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Soren, Dave, and Bryce are a trio of employees at a big firm who make for unusual guests at Slowik’s restaurant. The three are obsessed with money to an unhealthy extent, and they are revealed to be embezzling millions of dollars from their own company. They also have an arrogant nature and assume themselves to be VIP guests because of their financially prominent status.

Here we have parallels to the obsession with money and box office that consumes so many internet critics. There are entire online forums dedicated to breaking down and analyzing every film’s box office performance. By their criteria, any movie that fails to make enough money is judged a failure regardless of its artistic merit. The worst part is the influence such critics wield over the online discourse surrounding a movie, which shapes the public’s attitude towards movie watching into a numbers game instead of an artistic pursuit.

Tyler Is the Demanding Fanboy

January HBO Max Movies including The Menu, Batman and Superman, and Vendetta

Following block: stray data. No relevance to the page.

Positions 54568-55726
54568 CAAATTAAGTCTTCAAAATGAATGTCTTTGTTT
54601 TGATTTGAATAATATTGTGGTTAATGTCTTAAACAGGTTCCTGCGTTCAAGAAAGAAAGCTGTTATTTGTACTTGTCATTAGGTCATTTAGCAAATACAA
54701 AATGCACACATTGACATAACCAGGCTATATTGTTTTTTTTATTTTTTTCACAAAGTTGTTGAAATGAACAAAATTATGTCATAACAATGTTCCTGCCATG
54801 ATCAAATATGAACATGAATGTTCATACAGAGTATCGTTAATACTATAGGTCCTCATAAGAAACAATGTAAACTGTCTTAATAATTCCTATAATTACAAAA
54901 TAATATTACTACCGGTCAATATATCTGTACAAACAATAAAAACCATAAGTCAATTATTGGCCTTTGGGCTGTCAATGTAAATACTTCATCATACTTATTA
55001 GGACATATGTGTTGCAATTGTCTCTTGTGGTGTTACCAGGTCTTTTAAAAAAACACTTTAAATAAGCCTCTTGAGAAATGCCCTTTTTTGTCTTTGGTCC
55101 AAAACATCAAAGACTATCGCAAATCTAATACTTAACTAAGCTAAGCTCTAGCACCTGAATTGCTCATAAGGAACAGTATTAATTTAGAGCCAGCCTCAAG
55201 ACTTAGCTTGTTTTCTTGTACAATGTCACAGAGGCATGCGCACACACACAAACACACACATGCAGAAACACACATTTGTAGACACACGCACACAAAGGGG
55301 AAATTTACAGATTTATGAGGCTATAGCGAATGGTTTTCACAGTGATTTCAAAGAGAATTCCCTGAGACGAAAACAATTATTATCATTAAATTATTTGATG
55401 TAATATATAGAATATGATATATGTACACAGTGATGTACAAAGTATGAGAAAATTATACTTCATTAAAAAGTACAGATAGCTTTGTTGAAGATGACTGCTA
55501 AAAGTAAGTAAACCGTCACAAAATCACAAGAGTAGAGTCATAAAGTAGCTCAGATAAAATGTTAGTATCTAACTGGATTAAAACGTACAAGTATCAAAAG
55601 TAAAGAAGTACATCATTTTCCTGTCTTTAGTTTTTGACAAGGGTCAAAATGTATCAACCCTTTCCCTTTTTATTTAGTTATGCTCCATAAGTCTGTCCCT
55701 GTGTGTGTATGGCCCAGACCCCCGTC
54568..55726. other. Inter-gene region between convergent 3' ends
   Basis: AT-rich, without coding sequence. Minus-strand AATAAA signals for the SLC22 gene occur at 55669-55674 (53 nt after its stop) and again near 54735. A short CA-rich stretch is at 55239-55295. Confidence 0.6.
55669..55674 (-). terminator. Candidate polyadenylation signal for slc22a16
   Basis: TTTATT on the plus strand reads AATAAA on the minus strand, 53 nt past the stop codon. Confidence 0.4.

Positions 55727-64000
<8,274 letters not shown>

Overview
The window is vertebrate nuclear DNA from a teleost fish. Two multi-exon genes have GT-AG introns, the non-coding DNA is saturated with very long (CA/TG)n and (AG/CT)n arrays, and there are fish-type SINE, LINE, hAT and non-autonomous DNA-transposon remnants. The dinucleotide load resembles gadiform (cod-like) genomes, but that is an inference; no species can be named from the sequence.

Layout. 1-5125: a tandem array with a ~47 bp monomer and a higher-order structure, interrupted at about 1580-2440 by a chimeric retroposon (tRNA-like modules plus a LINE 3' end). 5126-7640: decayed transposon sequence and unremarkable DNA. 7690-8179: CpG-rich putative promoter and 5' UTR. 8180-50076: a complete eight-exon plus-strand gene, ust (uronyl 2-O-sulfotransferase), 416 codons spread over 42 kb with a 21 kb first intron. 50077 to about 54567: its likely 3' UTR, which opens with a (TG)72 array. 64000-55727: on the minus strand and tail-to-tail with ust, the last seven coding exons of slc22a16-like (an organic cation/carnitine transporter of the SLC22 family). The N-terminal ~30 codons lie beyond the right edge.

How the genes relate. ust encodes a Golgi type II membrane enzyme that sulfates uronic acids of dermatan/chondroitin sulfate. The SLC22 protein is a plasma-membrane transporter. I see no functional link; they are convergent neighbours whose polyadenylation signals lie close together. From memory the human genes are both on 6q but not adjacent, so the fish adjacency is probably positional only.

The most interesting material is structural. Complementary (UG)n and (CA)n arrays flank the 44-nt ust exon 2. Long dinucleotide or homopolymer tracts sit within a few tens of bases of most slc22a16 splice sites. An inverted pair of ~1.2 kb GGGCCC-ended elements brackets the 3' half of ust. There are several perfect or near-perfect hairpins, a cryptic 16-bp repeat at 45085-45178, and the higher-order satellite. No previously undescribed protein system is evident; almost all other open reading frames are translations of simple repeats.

Warner Bros. / Redbox
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At first, it seems like Tyler is the male lead of the movie. He is the clean-cut young man excited to share the experience of dining at Slowik’s restaurant with his girlfriend Margot. But it soon becomes clear that Tyler is obsessed with Slowik’s artistry to an unhealthy degree. He has read and watched everything about Slowik’s culinary career, and that makes Tyler feel a personal connection with Slowik’s food offerings, to the extent that it is revealed that Tyler was willing to bring Margot along as a sacrificial lamb to complete Slowik’s plan of killing his guests.

RELATED: The Menu: Other Movies to Watch if You Loved the Thrilling Horror-Comedy

Here Tyler is acting like the toxic fans that gather around a particular movie or franchise, and start viewing themselves as special members of the audience because they are the ‘real fans.’ Tyler is brutally brought down to earth when Slowik mocks him in front of the other guests and proves that Tyler has no culinary skill of his own. After Tyler kills himself in a fit of humiliation, the artist within Slowik is finally free of the expectations of fanboys to create a truly personal work of art.

Margot Is the Muse

Anya Taylor-Joy as Margot Mills / Erin
Searchlight Pictures